Abstract 14509: Isolated Tricuspid Valve Surgery is Safely Feasible in Carefully Selected Patients With Dilated Right Heart
Introduction: Patients with severe tricuspid regurgitation (TR) and right heart failure (RHF) are a heterogeneous group for whom surgery is considered high risk but for whom operability, risks, and benefits are still not well defined. Our objectives were to identify drivers and contributors to TR and right ventricular (RV) dysfunction, and to study outcomes related to degree of RV dysfunction and RHF after contemporary isolated tricuspid valve surgery (TVS).
Methods: From 1/2007 to 12/2013, 62 patients with severe TR, functional in 31 and structural in 31, and variable degree of RHF underwent isolated TVS. All had prior cardiac surgery. Preoperative cardiac catheterization and echocardiograms were reviewed to assess right heart morphology and function.
Results: At the time of surgery, increased right heart chamber dimensions and pressures were evident, but RV function was preserved (tricuspid anular plane systolic excursion 16.5 ± 5.86 mm, RV free wall strain -16.72% ± 5.82%, and RV S’ velocity 11.4 ± 4.76 cm/second). Preoperative Model for End-Stage Liver Disease score with sodium (MELDS) was 10.6 ± 4.37. Early outcomes showed no reoperation for bleeding or tamponade, 4.8% renal failure but no dialysis required, 13% prolonged ventilation (>24 h), and one hospital death for a respiratory complication (1.6%). In a sub-analysis, patients with preoperative functional TR were older, more volume overloaded, and had higher RV pressures and MELDS (p=.008) compared to patients with structural TR. There was no difference in RV function between patients with functional and structural TR. Patients with functional TR had more perioperative blood transfusions (p=.03), longer lengths of stay (p=.0002), and more prolonged ventilation (23% vs. 3.2% for those with structural TR).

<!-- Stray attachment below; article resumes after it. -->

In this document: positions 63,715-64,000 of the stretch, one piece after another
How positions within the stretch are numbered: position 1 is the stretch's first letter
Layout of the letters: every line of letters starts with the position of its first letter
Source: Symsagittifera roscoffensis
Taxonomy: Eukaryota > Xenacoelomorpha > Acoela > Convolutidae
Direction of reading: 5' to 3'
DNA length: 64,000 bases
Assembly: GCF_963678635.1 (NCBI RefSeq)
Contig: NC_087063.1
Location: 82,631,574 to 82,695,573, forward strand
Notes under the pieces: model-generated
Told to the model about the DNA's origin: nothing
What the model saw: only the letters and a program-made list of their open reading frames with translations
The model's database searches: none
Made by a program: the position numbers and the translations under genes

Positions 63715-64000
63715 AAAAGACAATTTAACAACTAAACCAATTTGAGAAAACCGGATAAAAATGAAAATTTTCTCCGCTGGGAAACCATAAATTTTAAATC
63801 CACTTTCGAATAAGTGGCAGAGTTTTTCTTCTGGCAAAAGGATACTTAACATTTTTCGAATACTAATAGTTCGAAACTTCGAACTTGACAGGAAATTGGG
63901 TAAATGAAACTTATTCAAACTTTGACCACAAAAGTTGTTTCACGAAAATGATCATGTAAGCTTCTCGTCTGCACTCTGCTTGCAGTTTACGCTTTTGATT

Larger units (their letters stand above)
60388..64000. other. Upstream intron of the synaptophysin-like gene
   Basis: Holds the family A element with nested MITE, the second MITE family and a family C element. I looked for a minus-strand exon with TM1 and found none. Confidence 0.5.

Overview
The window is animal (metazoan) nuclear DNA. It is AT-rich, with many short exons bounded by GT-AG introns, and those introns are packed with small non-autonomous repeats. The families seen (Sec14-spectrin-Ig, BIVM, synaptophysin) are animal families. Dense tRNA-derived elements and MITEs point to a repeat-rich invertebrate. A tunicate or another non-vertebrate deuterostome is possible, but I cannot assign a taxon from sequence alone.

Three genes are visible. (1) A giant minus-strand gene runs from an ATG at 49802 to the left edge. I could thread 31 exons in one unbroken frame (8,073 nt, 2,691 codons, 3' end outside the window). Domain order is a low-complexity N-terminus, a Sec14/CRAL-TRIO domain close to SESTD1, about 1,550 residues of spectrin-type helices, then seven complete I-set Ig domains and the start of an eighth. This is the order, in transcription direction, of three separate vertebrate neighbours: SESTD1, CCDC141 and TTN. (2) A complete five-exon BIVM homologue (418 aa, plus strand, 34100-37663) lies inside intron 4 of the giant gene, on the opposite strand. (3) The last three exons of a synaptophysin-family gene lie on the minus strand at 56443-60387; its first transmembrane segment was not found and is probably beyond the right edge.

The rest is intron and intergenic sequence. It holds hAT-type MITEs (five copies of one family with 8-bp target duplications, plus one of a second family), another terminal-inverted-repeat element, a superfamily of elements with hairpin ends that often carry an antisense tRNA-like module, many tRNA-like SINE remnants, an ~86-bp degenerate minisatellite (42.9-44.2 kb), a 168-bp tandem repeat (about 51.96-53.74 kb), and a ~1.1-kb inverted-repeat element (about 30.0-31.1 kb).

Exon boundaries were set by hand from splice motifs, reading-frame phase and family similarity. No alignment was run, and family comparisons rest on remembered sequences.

Conclusion: Although isolated TVS in the setting of RHF has been associated with high risk of morbidity and mortality, our contemporary data show that it can be performed with low mortality and morbidity in selected patients with preserved RV function. Patients with functional TR are older and sicker and have a longer postoperative course than those with structural TR, but TR etiology still did not affect overall outcomes.
Author Disclosures: H. Elgharably: None. A. Ibrahim: None. L. Thuita: None. E. Blackstone: None. P. Collier: None. G. Pettersson: None.
- © 2016 by American Heart Association, Inc.